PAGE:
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What’s Left of Cambridge Economics?
By James K. Galbraith

Although mainstream economics has moved past the market fundamentalism of the 1970s and 1980s, it has yet to establish a new theoretical footing. One reason is that well-meaning reformers in the field continue to embrace the same false premises that they should be seeking to overturn.

Diane Coyle, an economist and professor of public policy at the University of Cambridge, has set a daunting task for herself: to provide a reasoned critique of the economics discipline from an insider’s perspective, while defending mainstream economics from the harsh – and mounting – criticism leveled by outsiders.

In Cogs and Monsters, Coyle seeks to advance an engaged, policy-relevant vision of economics drawn from the work of leading academics in the field. The implication is that the pieces are there and need only to be assembled. “For economics itself,” she tells us, “the agenda is clear”:

“We need to build on the work that already exists to incorporate as standard externalities, non-linearities, tipping points, and self-fulfilling (or self-averting) dynamics. We need to revive and rethink welfare economics. … We need a modern approach to the public provision and regulation of information goods, applying the rich literature on asymmetric information. … And we need to put the social, not the individual, at the heart of the study of economics …”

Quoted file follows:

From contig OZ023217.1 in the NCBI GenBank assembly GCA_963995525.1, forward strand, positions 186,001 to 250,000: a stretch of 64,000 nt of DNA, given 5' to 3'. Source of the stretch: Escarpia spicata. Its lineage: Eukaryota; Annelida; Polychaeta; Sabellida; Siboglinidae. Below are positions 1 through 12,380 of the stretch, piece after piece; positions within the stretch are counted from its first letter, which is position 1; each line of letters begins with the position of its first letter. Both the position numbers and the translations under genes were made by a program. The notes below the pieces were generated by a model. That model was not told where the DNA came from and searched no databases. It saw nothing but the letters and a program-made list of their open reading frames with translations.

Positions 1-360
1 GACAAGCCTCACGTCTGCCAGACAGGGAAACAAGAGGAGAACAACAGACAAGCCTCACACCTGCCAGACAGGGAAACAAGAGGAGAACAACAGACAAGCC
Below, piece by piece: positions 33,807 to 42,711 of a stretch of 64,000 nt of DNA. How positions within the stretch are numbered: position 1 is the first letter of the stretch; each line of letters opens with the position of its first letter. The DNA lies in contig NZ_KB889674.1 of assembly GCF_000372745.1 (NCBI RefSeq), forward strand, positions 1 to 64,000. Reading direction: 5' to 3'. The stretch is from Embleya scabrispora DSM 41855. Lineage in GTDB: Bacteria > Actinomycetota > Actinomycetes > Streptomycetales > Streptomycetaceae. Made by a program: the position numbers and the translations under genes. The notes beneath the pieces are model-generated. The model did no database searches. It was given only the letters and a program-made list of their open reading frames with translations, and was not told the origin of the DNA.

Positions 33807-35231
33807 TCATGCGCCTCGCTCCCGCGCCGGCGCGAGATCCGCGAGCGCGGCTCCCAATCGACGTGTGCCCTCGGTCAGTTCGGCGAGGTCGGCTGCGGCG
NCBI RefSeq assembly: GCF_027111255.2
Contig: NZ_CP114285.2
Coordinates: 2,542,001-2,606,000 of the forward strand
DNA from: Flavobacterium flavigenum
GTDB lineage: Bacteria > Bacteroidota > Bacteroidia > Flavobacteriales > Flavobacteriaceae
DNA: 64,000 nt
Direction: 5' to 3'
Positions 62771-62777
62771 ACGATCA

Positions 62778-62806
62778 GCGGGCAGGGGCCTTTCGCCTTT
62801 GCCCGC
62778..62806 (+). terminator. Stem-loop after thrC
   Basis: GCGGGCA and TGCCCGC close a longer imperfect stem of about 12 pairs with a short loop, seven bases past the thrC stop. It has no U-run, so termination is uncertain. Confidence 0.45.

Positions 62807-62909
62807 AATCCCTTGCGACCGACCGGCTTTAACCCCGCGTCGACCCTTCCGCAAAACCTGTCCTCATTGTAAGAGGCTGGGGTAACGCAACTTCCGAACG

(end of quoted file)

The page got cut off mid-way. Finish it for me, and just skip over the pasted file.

Dismissing macroeconomists as “forecasters” (harsh, but not completely wrong), Coyle would prefer to dwell on the applied microeconomics that preoccupies most academic economists nowadays. This dodge allows her to quote John Maynard Keynes on numerous side issues without having to account for the fact that he himself repudiated micro theory. Having shunted Keynes onto an intellectual siding, Coyle argues that it is microeconomists who have advanced the field beyond the simple doctrines of 40 years back; it is they who are now on the cusp of making economics into something useful.